• CPR: Clean, Pretty, Reliable: Darling does this to Apple in Dragon Games, though given that Apple wakes up almost instantly after their lips touch Kiss of Life is probably more accurate.
  • Crapsaccharine World: Sure, it's a fairytale world with happily ever afters around every corner...if you're a character who's supposed to get one. Otherwise you're supposed to fill your role even if it leads to your own personal ruin. The Rebels clearly see it as this and want to change things.
  • Darker and Edgier: Is ironically this to Monster High. Ever After High has an overarching plot involving really dark looks at destiny, fate, and the notion of "happily ever after". Look at their first major conflicts. Monster High's is about the Fearleading Squad competition. Ever After High has its main character having to weigh possibly being erased from existence and starting a conflict that may doom multiple stories.
    • The aesthetic, however, is clearly Lighter and Softer, putting it on both sides of the idea.
    • The books are a bit darker than the webisodes, which deal in small Slice of Life stories, though the events of Thronecoming are pushing the webisodes toward a darker story arc.
  • Deadly Prank: The main conflict of the Spring Unsprung plot in a nutshell. A prank set by Kitty's mom causes students to act the opposite of their true selves, and that snowballs into the potential destruction of Ever After.
  • Deadpan Snarker: Raven, several times.
  • Deconstruction: Of fairy tales and the idea of "happily ever afters".
  • Designated Hero: Prince Daring In-Universe, by virtue of being himself.
  • Designated Villain: Raven Queen In-Universe, as she's the daughter of the Evil Queen from Snow White. She resents this deeply and wants to be seen as the good person she really is.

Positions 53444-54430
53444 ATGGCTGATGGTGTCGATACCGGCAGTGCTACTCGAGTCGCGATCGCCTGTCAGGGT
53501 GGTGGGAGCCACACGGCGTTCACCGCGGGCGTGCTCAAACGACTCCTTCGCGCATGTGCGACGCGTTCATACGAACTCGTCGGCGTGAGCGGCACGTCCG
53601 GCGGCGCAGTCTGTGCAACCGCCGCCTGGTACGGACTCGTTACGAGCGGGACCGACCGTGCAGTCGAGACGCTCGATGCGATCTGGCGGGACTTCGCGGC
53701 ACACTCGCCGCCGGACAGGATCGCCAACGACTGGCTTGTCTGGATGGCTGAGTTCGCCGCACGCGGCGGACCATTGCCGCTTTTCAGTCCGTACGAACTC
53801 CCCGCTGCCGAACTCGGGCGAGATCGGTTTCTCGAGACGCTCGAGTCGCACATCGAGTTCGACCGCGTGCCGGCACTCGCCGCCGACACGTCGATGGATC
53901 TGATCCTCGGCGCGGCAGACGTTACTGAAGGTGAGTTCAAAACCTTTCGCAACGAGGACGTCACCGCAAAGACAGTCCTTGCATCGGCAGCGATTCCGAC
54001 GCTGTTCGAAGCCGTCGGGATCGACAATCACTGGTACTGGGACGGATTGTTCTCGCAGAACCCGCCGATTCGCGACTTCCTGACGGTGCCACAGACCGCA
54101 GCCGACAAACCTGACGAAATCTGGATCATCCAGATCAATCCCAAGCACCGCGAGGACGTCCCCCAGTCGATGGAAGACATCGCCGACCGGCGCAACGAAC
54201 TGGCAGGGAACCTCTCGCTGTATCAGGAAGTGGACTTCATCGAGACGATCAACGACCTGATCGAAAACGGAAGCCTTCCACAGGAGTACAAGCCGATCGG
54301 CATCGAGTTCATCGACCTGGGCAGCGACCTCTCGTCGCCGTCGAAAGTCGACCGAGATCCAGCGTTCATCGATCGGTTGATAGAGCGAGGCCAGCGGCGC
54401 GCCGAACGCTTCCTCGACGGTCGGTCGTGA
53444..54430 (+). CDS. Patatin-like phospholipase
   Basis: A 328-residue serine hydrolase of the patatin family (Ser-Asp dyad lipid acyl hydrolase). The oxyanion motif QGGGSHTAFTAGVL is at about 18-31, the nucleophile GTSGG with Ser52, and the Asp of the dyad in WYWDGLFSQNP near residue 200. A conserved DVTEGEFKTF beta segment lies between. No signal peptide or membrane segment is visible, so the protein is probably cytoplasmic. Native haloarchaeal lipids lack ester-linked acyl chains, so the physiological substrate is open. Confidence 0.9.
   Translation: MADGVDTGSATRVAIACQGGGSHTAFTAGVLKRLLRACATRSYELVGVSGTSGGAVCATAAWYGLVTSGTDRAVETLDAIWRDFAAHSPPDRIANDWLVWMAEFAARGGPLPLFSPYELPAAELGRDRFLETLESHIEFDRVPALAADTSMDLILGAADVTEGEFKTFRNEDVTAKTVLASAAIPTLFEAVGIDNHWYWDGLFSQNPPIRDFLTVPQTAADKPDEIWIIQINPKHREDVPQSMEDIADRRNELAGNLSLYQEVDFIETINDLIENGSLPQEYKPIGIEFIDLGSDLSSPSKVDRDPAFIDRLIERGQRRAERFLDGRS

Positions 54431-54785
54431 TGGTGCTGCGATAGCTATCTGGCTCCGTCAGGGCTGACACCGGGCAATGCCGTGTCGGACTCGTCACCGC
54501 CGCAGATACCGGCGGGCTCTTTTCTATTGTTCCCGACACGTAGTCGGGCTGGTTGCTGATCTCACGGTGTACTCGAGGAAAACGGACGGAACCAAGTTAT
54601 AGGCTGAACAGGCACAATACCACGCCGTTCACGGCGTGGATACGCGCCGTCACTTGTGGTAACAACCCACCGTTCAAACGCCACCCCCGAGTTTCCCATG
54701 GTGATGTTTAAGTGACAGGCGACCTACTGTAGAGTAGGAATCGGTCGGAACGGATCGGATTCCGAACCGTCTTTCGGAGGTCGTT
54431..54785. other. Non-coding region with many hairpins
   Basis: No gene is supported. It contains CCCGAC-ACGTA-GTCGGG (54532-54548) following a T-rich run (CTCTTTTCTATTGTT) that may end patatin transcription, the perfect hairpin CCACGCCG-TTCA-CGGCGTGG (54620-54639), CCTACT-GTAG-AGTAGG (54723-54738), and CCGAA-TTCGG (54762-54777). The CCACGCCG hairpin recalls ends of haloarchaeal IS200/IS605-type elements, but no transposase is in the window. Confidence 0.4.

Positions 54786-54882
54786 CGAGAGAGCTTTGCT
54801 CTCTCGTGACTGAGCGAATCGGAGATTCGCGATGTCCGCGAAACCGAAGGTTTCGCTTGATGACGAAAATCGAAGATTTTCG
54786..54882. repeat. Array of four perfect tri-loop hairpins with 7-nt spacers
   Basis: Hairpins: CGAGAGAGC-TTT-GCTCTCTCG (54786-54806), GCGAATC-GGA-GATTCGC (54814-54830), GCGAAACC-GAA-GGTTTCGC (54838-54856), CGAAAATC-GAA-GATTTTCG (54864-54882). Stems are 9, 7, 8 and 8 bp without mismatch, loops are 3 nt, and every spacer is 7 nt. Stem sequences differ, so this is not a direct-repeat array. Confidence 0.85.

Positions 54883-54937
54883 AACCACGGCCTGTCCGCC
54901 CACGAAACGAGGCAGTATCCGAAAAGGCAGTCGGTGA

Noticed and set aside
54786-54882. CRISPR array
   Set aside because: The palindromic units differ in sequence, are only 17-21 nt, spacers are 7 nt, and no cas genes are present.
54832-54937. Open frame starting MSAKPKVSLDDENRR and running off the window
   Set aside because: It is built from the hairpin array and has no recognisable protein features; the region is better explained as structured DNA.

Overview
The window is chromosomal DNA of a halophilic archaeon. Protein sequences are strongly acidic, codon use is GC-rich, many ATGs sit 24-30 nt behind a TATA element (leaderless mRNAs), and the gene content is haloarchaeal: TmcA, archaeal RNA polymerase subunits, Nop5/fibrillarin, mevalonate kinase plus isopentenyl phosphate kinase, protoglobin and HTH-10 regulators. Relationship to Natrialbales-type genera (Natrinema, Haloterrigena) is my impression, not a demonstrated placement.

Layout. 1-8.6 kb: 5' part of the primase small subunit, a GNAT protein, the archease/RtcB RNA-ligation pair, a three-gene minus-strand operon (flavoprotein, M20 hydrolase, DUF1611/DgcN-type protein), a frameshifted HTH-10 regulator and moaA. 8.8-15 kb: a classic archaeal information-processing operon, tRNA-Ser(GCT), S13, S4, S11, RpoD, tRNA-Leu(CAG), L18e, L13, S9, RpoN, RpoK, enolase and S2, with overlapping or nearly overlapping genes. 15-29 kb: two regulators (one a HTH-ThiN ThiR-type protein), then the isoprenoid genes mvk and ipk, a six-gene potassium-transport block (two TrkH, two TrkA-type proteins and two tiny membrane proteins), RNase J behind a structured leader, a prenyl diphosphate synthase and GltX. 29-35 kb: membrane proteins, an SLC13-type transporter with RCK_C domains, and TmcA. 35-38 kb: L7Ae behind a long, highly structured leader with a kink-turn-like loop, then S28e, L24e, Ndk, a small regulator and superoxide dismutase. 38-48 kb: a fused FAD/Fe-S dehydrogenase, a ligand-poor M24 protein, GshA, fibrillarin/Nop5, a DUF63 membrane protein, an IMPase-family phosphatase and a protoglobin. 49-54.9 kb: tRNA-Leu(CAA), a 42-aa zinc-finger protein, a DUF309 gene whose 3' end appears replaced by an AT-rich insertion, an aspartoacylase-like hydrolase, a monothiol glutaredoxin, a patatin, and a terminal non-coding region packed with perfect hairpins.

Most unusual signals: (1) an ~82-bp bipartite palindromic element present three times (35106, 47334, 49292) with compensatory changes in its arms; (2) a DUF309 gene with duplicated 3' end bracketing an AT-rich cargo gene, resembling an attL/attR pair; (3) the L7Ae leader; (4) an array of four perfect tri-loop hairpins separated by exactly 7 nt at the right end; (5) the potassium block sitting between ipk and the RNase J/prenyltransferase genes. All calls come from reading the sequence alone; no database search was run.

• Does This Remind You of Anything?: A series about people who want to keep their destiny because they get happy endings and a guaranteed life of contentment, and others who are Doomed by Canon and don't get a chance to express who they really are and want to change the status quo. Is this about fairy tales or about privilege and class warfare?
    • Cerise Hood painstakingly hides any physical hint of her relation to her father, has to keep her parents relationship a secret in fear of being kicked out of school, her father losing his job, and her family being run out of town. Best seen when Hood Hollow act viciously prejudice when they find out Cerise's parentage, calling her an abomination and threatening to banish her. Is this about fairy tales, or of racism and the prejudice interracial families face?
  • Doomed by Canon: In universe, all of the Big Bad children, including Raven Queen. This is why she wants to rebel, more so in that she doesn't want to become the person her mother was.
    • Duchess too, considering that her destiny is to lose her true love, be forever turned into a swan, and forced to live out the rest of her life in solitude.
    • Briar also invokes this trope, as her destiny is to sleep for a hundred years and wake up missing everyone she used to know and love.
  • Do Not Go Gentle: The majority of Briar Beauty's antics and interactions with others usually involve her "living it up" before her hundred-year slumber.
  • Don't Go in the Woods: A fairy tale staple, it appears in the form of the infamous Dark Forest. It is not properly featured until the Forest Fest arc.
  • Dramatically Missing the Point: In the first book, Apple despite insisting on being Raven's roommate really doesn't see that Raven is a good person, will die or at least suffer an unhappy ending like Raven's mother, and be compelled to attempt killing Apple who is also a nice person if Innocently Insensitive. All Apple cares about is reaching her own happy ending that she's been expecting since birth.
  • Early-Bird Cameo: You can spot Kitty Cheshire and Lizzie Hearts in the background of the pilot.
  • Elegant Gothic Lolita: The outfits here are very fanciful and elegant, due to the fairy tale influence. Kitty sports the gothic version in her signature outfit.
  • Everyone Went to School Together: The basic premise.